Theranostics 2018; 8(20):5713-5730. doi:10.7150/thno.28778 This issue

Research Paper

Caffeine Protects Skin from Oxidative Stress-Induced Senescence through the Activation of Autophagy

Yi-Fang Li1*, Shu-Hua Ouyang1*, Long-Fang Tu1, Xi Wang1, Wei-Lin Yuan1, Guo-En Wang1, Yan-Ping Wu1, Wen-Jun Duan1, Hong-Min Yu1, Zhong-Ze Fang2, Hiroshi Kurihara1, Youwei Zhang3✉, Rong-Rong He1✉

1. Anti-Stress and Health Research Center, College of Pharmacy, Jinan University, Guangzhou, Guangdong 510632, China
2. Department of Toxicology, School of Public Health, Tianjin Medical University, Heping District, Tianjin, China
3. Department of Pharmacology, Case Comprehensive Cancer Center, Case Western Reserve University, Cleveland, OH 44106, USA
*These authors contributed equally to this work

This is an open access article distributed under the terms of the Creative Commons Attribution (CC BY-NC) license ( See for full terms and conditions.
Li YF, Ouyang SH, Tu LF, Wang X, Yuan WL, Wang GE, Wu YP, Duan WJ, Yu HM, Fang ZZ, Kurihara H, Zhang Y, He RR. Caffeine Protects Skin from Oxidative Stress-Induced Senescence through the Activation of Autophagy. Theranostics 2018; 8(20):5713-5730. doi:10.7150/thno.28778. Available from

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Graphic abstract

Skin cells are vulnerable to oxidative stress-induced senescence, which may lead to abnormal aging or aging-related disorders. Therefore, strategies that can ameliorate oxidative stress-induced senescence are expected to protect skin from damage, holding the promise of treating skin diseases in the clinic. This study aims to investigate whether caffeine, a well-known purine alkaloid, is able to prevent skin from oxidative stress-induced senescence, and to explore the underlying molecular mechanisms.

Methods: A free radical inducer 2,2'-Azobis (2-amidinopropane) dihydrochloride (AAPH) was used to induce oxidative stress and cellular senescence in both transformed skin cells and in normal human epidermal keratinocytes (NHEKs). Ultraviolet (UV) irradiation was established as the in vivo oxidative stress model in mouse skin tissues. Cellular senescence was determined by SA β-galactosidase staining, immunofluorescence and western blotting. Activation of autophagy was confirmed by western blotting, immunofluorescence, and transmission electron microscopy. Reactive oxygen species (ROS) detection by commercial kits, gene knockdown by RNA interference (RNAi) and receptor activation/inactivation by agonist/antagonist treatment were applied in mechanistic experiments.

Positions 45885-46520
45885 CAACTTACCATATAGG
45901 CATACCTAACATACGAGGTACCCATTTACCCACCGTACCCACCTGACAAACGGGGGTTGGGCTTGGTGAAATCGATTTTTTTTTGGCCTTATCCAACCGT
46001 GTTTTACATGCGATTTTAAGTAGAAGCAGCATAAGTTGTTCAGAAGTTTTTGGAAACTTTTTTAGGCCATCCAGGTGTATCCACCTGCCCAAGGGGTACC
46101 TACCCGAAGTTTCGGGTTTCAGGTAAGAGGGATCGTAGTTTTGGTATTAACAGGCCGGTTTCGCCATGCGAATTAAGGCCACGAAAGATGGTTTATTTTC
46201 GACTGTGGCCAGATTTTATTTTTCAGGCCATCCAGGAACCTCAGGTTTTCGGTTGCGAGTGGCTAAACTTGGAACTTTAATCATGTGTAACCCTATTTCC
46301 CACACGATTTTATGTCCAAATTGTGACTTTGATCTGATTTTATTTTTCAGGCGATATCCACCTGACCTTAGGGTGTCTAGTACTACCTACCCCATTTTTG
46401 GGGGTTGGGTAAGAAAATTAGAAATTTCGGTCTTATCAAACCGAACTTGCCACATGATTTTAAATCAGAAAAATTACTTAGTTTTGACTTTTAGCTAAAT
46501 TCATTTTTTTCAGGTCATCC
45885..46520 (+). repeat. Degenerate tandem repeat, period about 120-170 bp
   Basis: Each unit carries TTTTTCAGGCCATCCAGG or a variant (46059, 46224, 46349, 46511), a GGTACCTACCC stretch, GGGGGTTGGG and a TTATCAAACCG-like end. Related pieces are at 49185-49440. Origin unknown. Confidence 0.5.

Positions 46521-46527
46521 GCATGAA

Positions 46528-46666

Results: We report that AAPH induced senescence in both transformed skin cells and in NHEKs. Similarly, UV irradiation induced senescence in mouse skin tissues. Remarkably, low dose of caffeine (<10 μM) suppressed cellular senescence and skin damage induced by AAPH or UV. Mechanistically, caffeine facilitated the elimination of ROS by activating autophagy. Using a combination of RNAi and chemical treatment, we demonstrate that caffeine activates autophagy through a series of sequential events, starting from the inhibition of its primary cellular target adenosine A2a receptor (A2AR) to an increase in the protein level of Sirtuin 3 (SIRT3) and to the activation of 5' adenosine monophosphate-activated protein kinase (AMPK). Oral administration of caffeine increased the protein level of SIRT3, induced autophagy, and reduced senescence and tissue damage in UV-irradiated mouse skin. On the other hand, co-administration with autophagy inhibitors attenuated the protective effect of caffeine on UV-induced skin damage in mice.

Conclusion: The results reveal that caffeine protects skin from oxidative stress-induced senescence through activating the A2AR/SIRT3/AMPK-mediated autophagy. Our study not only demonstrated the beneficial effect of caffeine using both in vitro and in vivo models, but also systematically investigated the underlying molecular mechanisms. These discoveries implicate the potential of caffeine in the protection of skin disease.

Keywords: autophagy, caffeine, cellular senescence, skin aging, UV radiation